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June 2011 Green500 List Press Release

Growing Greenness in the Grassroots Green500

June 30, 2011 – The latest release of The Green500 List points to a rapidly increasing pace of greenness on the Green500 List. Of the ten greenest supercomputers in the world, two trends towards greener supercomputing have emerged: (1) aggregating many low-power processors a la IBM BlueGene/Q and the K Computer by Fujitsu at the RIKEN Advanced Institute for Computational Science and (2) using energy-efficient accelerators, typically from the gaming/graphics market, e.g., AMD Radeon GPU, NVIDIA Tesla Fermi GPU, Cell, and Intel Knights Corner, to complement the commodity CPUs from Intel and AMD.

The Green500 has ranked the energy efficiency of the world‟s 500 fastest supercomputers since its debut in 2007, serving as a complement to the well-known supercomputer industry marker TOP500. Green500 founder Wu Feng notes that “The Green500 seeks to raise awareness in the energy efficiency of supercomputing, and in turn, drive energy efficiency as a first-order design constraint – one that is on par with performance or speed.” To measure this energy efficiency, the Green500 uses a metric defined as „millions of floating-point operations per second‟ (MFLOPS) divided by „watts‟ (W) or MFLOPS/W.

As in the previous edition of the list, an IBM Blue Gene/Q prototype supercomputer tops this edition of the Green500. However, the Blue Gene/Q prototype that tops this list is different from the one that topped the last edition of the list in that it delivers significantly better performance but with the same number of processor cores and only a marginal increase in power consumption. The end result is a 2097 MFLOPS/W rating, the first supercomputer to surpass the 2000 MFLOPS/W bar. The fastest supercomputer in the world, the K supercomputer from RIKEN in Japan, also aggregates many low- power processors and is one of the greenest supercomputers in the world, coming in at #6 on the Green500.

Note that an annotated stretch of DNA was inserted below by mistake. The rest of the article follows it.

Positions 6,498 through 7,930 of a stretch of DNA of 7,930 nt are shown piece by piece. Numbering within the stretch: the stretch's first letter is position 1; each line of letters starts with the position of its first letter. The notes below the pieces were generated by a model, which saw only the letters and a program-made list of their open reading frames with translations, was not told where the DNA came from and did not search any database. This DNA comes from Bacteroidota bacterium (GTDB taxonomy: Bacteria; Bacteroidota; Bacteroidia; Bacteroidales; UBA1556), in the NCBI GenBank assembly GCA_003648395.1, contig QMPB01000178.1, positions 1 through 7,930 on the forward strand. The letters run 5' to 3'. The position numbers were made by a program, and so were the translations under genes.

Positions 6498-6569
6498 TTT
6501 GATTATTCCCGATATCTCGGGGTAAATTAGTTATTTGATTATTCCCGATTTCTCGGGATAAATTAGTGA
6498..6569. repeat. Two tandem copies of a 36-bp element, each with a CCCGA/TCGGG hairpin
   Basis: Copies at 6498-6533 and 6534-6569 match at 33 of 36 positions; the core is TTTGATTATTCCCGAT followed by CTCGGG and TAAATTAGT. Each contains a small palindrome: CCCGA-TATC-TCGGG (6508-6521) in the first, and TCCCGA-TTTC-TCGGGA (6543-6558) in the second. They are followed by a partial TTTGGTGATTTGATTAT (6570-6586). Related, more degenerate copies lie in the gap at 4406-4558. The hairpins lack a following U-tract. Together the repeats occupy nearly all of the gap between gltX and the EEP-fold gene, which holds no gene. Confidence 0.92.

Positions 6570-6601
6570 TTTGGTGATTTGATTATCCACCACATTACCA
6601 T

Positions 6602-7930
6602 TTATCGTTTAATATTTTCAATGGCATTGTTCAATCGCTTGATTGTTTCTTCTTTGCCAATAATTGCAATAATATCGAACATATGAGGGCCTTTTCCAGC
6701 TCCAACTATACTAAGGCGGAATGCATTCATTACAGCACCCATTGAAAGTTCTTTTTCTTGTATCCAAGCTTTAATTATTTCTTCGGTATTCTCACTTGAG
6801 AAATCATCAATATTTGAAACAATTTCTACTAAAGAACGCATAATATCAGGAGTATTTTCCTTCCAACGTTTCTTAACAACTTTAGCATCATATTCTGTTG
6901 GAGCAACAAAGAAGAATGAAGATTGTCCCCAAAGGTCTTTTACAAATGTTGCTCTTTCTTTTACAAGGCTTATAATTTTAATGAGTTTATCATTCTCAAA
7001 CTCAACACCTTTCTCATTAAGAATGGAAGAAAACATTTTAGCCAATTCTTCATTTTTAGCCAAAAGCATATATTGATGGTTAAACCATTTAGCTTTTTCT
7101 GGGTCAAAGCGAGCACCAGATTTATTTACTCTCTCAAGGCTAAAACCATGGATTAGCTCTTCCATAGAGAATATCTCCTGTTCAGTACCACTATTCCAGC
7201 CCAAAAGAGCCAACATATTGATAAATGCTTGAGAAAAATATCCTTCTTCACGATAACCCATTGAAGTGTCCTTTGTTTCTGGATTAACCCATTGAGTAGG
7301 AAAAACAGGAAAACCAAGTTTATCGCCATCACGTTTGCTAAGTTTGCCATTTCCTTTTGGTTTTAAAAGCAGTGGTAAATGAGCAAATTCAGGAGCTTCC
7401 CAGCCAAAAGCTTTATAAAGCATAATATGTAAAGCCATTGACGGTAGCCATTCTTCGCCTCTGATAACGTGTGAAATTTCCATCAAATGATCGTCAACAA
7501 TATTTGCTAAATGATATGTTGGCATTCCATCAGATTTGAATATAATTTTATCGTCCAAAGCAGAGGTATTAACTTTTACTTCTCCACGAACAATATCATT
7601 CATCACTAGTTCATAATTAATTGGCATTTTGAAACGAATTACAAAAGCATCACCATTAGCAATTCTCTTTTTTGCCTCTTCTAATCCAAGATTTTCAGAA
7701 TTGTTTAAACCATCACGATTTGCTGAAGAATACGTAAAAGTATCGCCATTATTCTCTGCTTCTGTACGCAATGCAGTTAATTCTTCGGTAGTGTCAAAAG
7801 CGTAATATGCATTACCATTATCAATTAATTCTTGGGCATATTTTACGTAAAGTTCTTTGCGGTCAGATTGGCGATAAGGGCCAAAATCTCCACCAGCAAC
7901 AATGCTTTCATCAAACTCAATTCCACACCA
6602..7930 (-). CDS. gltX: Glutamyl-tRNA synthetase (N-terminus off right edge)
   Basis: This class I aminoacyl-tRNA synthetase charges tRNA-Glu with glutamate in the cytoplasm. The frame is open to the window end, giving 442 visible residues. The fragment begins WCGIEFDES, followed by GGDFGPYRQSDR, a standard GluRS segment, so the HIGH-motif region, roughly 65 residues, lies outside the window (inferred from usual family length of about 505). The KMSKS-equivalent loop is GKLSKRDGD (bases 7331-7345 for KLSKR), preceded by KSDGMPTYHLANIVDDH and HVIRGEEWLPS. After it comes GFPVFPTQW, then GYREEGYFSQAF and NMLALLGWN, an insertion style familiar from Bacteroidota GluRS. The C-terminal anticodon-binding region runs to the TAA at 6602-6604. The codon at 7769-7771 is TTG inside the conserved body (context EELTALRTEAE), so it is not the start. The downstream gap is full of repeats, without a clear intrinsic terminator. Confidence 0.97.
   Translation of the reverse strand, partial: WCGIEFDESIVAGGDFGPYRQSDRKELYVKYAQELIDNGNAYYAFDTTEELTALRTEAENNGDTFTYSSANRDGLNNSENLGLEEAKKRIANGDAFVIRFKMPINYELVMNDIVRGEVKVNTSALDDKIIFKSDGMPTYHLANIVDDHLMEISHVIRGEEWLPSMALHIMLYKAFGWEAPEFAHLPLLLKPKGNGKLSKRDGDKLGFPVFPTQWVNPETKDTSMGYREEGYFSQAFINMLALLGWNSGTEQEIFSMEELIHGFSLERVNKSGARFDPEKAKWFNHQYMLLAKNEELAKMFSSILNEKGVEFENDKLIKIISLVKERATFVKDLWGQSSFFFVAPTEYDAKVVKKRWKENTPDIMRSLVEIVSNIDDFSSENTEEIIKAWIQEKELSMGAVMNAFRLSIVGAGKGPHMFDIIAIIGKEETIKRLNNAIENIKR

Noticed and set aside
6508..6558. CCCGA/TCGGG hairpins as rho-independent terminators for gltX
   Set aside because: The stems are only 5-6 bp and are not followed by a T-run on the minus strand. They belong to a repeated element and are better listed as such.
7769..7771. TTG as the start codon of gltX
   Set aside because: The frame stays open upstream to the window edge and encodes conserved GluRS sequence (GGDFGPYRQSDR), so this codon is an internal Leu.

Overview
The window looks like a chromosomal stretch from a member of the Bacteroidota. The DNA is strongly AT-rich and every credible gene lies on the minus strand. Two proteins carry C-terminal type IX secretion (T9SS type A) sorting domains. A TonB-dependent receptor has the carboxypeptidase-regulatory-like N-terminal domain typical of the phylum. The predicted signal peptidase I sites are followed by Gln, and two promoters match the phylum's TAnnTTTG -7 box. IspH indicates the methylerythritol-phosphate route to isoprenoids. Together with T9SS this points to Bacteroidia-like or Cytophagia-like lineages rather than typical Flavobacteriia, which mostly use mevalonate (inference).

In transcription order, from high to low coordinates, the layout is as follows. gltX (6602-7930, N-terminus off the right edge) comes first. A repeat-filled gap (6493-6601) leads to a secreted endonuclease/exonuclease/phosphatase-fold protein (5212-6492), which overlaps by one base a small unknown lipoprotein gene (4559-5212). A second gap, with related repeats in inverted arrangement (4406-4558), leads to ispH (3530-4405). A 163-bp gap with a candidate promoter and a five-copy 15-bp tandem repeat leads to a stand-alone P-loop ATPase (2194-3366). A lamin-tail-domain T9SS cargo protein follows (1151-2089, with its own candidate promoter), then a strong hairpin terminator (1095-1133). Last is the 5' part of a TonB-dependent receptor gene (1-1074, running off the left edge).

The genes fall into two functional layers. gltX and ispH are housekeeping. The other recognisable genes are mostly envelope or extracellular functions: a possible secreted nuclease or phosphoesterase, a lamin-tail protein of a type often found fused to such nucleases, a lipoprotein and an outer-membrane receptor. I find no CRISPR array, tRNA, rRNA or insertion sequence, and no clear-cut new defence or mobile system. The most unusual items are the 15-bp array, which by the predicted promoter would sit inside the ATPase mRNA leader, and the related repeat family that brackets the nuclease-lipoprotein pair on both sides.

Using Energy-Efficient Accelerators to Complement Commodity Processors (CPUs)

The greenest accelerator-based supercomputer in the world is the DEGIMA Cluster, a self-built supercomputer from Nagasaki University in Japan. The DEGIMA Cluster is accelerated by AMD/ATI Radeon graphics processing units (GPUs) on a thrifty supercomputing budget of NZ$600,000 or approximately US$500,000. Six other accelerator-based machines round out the ten greenest supercomputers in the world – three with GPU accelerators (one more from AMD/ATI and two from NVIDIA) and three with Cell-based accelerators from IBM.

“Over the past six months, the average efficiency of measured systems on the Green500 has increased from 230 MFLOPS/W to 256 MFLOPS/W, an improvement of 11%,” Feng said. The improvement in efficiency of accelerator-based systems on the Green500 has been even more dramatic, improving 23% from 573 MFLOPS/W to 707 MFLOPS/W. 70% of the 20 greenest supercomputers are now accelerator-based.”

The Green500

In addition to IBM Blue Gene/Q claiming the title of “Greenest Supercomputer in the World” for this edition of the Green500, the Green500 recognizes the DEGIMA Cluster from Nagasaki University in Japan as the “Greenest Self-Built Supercomputer in the World” and TSUBAME2.0 from the Tokyo Institute of Technology as the “Greenest Production Supercomputer in the World.”

The Green500 List is released twice a year, in June and in November. For additional information, please visit

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